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Report Calls for National Eviction Database to Better Track Trends

House CutoutPolicymakers need reliable data to develop tools and strategies to effectively combat the nation’s eviction epidemic, according to a report exploring the prevalence and impact of evictions.

The report, which appeared in Evidence Matters in summer 2021, found that current eviction data are often incomplete, incorrect, or difficult to compare across geographic areas. Thus, the authors call for the development of a national eviction database.

“Building a national eviction database that aggregates standardized and reliable local data will significantly improve researchers’ ability to understand trends in eviction rates across time and space,” wrote Dana Goplerud and Craig Pollack, both of Johns Hopkins University.

The aim of the database would be to improve the ability to track and understand eviction trends, allowing policymakers to design more effective policies and tools to prevent eviction.

The authors recognize that many evictions happen outside of the court system; thus, they also explain how surveys at the national and local levels would capture information from renters about their experiences.

NHLP Releases Survey Showing Impact of the End of Eviction Moratorium

Rising eviction cases, more illegal evictions and lockouts, and judges ignoring or inconsistently applying federal and state law are some of the problems a new survey identifies since the end of the federal eviction moratorium.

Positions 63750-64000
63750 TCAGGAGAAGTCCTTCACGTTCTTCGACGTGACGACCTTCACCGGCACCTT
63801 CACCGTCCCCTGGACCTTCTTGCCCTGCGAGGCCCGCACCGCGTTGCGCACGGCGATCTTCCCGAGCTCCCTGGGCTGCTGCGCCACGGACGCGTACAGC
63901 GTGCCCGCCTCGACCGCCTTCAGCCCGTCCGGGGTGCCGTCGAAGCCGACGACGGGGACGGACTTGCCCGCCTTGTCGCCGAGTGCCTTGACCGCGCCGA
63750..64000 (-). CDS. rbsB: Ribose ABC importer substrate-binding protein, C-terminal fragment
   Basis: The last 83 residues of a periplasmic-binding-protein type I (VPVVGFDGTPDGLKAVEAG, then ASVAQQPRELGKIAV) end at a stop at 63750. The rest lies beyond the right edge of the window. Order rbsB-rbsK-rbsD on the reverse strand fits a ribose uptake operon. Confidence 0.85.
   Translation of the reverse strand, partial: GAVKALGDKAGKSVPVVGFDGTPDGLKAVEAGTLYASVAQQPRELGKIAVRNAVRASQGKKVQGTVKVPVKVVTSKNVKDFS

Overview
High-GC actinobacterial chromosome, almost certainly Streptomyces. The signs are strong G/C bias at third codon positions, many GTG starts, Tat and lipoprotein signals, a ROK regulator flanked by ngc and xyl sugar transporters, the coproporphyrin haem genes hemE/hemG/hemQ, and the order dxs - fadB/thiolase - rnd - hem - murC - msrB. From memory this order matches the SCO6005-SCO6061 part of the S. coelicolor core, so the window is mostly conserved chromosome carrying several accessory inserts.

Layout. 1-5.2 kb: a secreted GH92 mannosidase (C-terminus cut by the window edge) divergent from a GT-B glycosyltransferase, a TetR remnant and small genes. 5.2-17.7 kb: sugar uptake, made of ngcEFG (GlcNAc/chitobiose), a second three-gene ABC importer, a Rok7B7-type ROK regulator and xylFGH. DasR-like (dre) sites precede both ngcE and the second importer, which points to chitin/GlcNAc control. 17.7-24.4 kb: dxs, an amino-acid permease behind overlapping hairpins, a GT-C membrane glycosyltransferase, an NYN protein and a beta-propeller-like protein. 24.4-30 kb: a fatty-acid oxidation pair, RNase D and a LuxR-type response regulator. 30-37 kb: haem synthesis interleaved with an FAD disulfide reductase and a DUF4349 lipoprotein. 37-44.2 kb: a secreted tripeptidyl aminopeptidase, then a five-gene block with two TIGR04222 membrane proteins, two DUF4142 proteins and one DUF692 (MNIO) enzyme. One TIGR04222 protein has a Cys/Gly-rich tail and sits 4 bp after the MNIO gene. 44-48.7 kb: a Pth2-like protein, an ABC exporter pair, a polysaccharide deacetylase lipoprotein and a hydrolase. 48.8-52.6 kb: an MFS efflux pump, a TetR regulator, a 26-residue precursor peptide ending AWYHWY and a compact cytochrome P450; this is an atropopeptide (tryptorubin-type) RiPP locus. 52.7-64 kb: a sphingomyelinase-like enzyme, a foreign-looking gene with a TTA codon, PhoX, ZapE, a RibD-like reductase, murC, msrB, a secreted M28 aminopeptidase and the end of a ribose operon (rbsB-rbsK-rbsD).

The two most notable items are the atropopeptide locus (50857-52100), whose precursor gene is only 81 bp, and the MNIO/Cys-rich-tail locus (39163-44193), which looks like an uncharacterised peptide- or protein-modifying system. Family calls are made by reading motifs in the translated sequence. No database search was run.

The survey, from the National Housing Law Project (NHLP), shows that courts and landlords continue to evict tenants despite receiving rental assistance funds and legal protections for tenants.

The findings show that 66 percent of respondents—consisting of legal aid and civil rights attorneys in 41 states, the District of Columbia, and Puerto Rico—reported increasing eviction cases, and 40 percent reported rising cases of landlords lying in court to evict tenants. Approximately 86 percent of respondents reported landlords collecting rental assistance but proceeding with evictions or simply refusing to apply for funds.

NHLP lays out several recommendations, including:

  • Reform landlord–tenant law to provide basic due process to tenants.
  • Expand tenant access to justice by enacting right to counsel laws.
  • Fix rental assistance programs by requiring lease renewals, non-eviction pledges, and stays on cases until funds are disbursed.
  • Create eviction diversion programs focused on housing stability for tenants.
  • Invest in federal and other affordable housing through the Build Back Better Act.

For more information, visit https://www.nhlp.org/covid/survey.

National Groups Call on HUD to Do More to Prevent Evictions

Nearly 50 affordable housing, tenants’ rights, and civil rights organizations recently called on the U.S. Department of Housing and Urban Development (HUD) to do more to stop the national eviction crisis.

This latest call from the groups comes as HUD’s Interim Final Rule, Extension of Time and Required Disclosures for Nonpayment of Rent, goes into affect. The rule aims to increase access to federal emergency rental assistance but does not provide the resources HUD tenants need to receive the funds.

View the groups’ letter here.